Consumers are eating less and drinking more, as Brexit-related concerns impact the pub trade, according to Marston’s. The group, which owns 1,500 pubs, noted that increased drinks spend was offset by decreased food spend, leading to lowers profits than expected.
The Telegraph profiles Mo’s Eggs, a monthly pop-up by Syrian refugee Mohammed Rahimeh. “London’s hottest brunch club” serves eggs, salads and hummus spiced with Middle Eastern flavours.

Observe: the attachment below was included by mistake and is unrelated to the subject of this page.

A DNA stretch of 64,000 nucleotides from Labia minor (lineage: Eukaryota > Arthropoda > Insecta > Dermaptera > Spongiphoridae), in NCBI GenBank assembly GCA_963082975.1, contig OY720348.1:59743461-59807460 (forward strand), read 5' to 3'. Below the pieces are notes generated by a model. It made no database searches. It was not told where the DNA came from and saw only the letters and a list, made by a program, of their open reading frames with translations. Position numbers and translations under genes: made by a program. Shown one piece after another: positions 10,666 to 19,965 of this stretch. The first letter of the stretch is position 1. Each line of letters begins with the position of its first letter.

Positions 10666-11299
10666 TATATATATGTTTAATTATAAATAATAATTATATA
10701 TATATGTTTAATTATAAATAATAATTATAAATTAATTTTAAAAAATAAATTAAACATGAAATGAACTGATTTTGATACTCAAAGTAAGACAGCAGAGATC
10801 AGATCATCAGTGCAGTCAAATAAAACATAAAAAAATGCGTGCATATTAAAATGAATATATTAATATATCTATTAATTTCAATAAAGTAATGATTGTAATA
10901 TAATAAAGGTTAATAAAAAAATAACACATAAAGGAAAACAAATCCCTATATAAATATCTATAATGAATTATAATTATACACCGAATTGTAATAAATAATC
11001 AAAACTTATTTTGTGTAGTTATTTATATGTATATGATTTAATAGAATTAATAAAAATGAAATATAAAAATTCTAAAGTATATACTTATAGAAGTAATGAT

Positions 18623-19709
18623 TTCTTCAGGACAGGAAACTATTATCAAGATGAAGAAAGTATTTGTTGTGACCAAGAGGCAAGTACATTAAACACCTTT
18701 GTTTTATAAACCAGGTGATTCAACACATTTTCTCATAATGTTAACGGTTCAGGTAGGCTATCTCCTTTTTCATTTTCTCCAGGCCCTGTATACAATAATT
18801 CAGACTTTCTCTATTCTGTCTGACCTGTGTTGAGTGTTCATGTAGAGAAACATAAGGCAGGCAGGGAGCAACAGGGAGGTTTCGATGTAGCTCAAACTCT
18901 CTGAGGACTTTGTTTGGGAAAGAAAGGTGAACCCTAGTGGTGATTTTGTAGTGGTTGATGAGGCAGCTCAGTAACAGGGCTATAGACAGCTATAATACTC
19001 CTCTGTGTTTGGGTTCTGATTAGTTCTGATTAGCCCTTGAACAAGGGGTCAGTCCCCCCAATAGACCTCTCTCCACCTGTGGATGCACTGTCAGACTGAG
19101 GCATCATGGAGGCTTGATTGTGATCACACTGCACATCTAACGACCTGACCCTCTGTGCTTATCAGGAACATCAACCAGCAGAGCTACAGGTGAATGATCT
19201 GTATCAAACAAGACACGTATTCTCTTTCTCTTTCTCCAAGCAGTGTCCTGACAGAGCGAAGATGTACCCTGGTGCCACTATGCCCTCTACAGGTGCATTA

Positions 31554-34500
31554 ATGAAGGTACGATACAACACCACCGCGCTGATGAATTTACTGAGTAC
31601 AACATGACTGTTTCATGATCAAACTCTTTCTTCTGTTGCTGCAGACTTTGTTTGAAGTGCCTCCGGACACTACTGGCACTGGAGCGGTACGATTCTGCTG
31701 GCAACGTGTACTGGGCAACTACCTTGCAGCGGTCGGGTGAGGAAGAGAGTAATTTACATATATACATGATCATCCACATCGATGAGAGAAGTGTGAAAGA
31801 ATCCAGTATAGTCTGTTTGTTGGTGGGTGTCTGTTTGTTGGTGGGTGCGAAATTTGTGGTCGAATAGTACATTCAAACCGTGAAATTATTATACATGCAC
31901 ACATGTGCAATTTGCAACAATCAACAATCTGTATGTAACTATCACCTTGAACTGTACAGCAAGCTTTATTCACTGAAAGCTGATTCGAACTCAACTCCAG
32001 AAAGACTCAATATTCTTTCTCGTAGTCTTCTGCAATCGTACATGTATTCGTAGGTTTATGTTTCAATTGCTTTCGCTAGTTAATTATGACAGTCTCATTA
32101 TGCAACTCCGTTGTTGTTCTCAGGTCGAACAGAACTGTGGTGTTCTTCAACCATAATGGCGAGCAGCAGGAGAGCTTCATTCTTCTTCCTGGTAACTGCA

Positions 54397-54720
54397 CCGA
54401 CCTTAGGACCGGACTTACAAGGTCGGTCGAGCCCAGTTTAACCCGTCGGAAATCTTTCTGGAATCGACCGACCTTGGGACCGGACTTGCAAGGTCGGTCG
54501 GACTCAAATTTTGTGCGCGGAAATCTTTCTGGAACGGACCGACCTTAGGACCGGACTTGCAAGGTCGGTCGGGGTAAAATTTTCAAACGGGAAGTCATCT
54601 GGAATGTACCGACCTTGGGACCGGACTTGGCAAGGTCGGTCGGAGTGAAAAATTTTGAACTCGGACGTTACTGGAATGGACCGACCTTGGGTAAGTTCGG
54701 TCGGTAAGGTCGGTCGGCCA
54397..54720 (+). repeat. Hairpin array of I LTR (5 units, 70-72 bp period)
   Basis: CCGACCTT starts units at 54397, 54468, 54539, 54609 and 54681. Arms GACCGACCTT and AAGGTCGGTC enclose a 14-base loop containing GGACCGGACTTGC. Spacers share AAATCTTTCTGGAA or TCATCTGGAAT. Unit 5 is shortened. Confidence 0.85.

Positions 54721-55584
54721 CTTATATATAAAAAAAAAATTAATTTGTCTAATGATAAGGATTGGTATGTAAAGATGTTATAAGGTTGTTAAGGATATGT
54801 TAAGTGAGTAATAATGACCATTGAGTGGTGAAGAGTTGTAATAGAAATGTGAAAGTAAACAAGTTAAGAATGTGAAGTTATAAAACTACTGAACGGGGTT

Service stations fail to keep pace with foodie Britain
Jay Rayner laments how the UK food revolution has missed the likes of public transport and motorway service stations. “There are sugar-spiked muffins, and dismal croissants so flaccid no form of culinary Viagra would ever get them up again,” he writes.
The Guardian takes a look at how the Internet has changed cooking, democratising the way recipes and new meal ideas can be delivered to people, rather than just through well-known chefs on cooking shows.